James Madison told the Virginia ratifying convention, "There are more instances of the abridgment of the freedom of the people by gradual and silent encroachments of those in power than by violent and sudden usurpations." Heeding this cautionary note, born of experience, Americans have approached the war on terror with caution and watchfulness.
Those who drafted the Constitution designed the federal government to be a government of "few and defined" powers. Yet the fear of governmental excess was so great that the ratifying conventions in several states sought a bill of rights to make the people's freedom from federal power explicit. Among the freedoms thought most dear was a prohibition on the use by government agents of "general warrants"-that is, authority to search while lacking any articulated specification of the person, place, or thing to be searched or seized. The fear of a generalized police power was no mere hypothetical: when a bag of commercial goods went missing in Wilton, Connecticut, the police obtained a warrant from a magistrate authorizing a search for the stolen bag in every shop, store, and barn in the city. The state supreme court found the warrant so facially overbroad that it upheld a trespass damage award against the issuing magistrate and the police who executed the warrant. Our earliest history thus reflects a firm rejection of the unfettered liberty of government agents to search and seize the citizenry or their possessions when, where, and as they please.
Yet the trend in today's America is an expansion of police power and the curtailment of individual liberty. All can see the change in the conduct of government agents since September 11. No one may enter the Capitol without consenting to an intrusive search of his bags. Congress is considering repealing the Posse Comitatus Act and authorizing the use of military personnel as police officers. Suspected enemy combatants are detained indefinitely and the government argues that its decision to do so is not subject to judicial review. Or, to put it most prosaically, can anyone imagine having to take off his or her shoes to board an airplane in August 2001?
Nobody would seriously dispute the major premise of Judge Posner's recent contribution, "The Truth about Our Liberties" [Summer 2002]: in assessing the appropriateness of infringements on American liberty we must take into account the severity of the threat being averted. In this time of terror, some adjustment of the balance between liberty and security is both necessary and appropriate. And the Constitution is sufficiently malleable and pragmatic to accommodate this balancing of interests. Indeed, the very text of the Fourth Amendment-with its prohibition only of "unreasonable" searches and seizures-implicitly recognizes the need to balance the harm averted against the extent of governmental intrusion.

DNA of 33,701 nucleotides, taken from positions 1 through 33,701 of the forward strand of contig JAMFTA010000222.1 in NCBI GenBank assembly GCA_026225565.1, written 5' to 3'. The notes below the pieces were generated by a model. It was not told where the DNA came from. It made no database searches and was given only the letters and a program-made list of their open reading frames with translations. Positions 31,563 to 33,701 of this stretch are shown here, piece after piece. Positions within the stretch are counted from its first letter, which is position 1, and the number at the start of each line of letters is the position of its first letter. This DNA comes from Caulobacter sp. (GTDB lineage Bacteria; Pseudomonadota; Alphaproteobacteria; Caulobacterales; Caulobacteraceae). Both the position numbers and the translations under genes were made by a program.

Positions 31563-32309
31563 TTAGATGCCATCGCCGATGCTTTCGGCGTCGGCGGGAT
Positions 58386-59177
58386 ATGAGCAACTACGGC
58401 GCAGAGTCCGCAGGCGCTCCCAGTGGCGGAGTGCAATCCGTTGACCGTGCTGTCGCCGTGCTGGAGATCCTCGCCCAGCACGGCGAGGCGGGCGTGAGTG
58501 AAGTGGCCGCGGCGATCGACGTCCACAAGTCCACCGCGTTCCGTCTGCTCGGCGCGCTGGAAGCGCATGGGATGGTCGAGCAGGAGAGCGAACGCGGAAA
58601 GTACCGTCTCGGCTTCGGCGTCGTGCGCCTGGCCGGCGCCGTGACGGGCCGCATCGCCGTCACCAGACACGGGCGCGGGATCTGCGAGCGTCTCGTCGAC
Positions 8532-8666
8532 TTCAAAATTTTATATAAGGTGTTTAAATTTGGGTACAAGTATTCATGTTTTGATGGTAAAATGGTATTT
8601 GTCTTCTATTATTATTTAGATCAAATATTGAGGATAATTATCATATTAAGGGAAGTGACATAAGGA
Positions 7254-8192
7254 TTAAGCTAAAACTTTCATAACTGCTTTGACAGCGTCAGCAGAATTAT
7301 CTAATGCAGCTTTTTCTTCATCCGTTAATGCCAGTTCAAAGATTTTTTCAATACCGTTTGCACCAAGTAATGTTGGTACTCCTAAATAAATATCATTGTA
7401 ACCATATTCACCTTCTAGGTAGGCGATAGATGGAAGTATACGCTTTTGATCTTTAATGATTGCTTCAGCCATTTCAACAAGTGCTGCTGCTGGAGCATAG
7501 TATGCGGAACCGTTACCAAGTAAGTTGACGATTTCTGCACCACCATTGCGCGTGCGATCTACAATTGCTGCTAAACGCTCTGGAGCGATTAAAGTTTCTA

But in combating the increased threat to public safety we risk systematically undervaluing the countervailing liberty interest. Our history suggests precisely why this risk exists-the insidious contraction of liberty results from measures taken with the best intentions, not malevolent ones. As Judge Posner writes, at the time the internment of Japanese Americans seemed like a reasonable attempt to ensure public safety. Yet, in retrospect, all agree that in placing so great a priority on public-safety interests the government acted unjustly and without sufficient regard for the liberty interests of the Japanese-American citizens.
It may well be that liberty must be curtailed when the public need is great enough. But our history teaches us that we should interpret the Constitution as embodying a cautionary rule: public safety should be effectuated through the least intrusive means possible, allowing maximum scope for personal liberty.
How, then, should we approach the practical questions of governmental conduct arising in a post-September 11 world? With our eyes wide open and with a dose of healthy skepticism. The good news is that we have plenty of both. Courts and the Congress are casting a jaundiced eye at the administration's more extravagant and overblown proposals for reform, while accommodating and expediting the more urgent and reasonable requests. Already, for example, the courts have rejected governmental claims to the right to keep the identities of detainees secret and begun to scrutinize the indefinite detention of individuals as material witnesses or unlawful combatants. The press has accepted the challenge of fulfilling its traditional function as a check on authoritarian excess. Most importantly, the pendulum of public opinion has steadied as the initial shock of terrorism wears off. The American public instinctively understands that prudential adjustments during times of crisis do not (and should not) reset the balance between liberty and security permanently. Once the necessity of war has lapsed, we anticipate a return to the general rule of constitutional liberty.
So long as we keep a vigilant eye on police authority, so long as the federal courts remain open, and so long as the debate about governmental conduct is a vibrant part of the American dialogue, the risk of excessive encroachment on our fundamental liberties is remote. The only real danger lies in silence and leaving policies unexamined.
Thomas Jefferson said, "The natural progress of things is for liberty to yield and government to gain ground." While accommodating the need for government to ensure domestic tranquility in these troubled times, a watchful America can guard against this natural tendency.
Originally appeared in The Responsive Community (Fall 2002).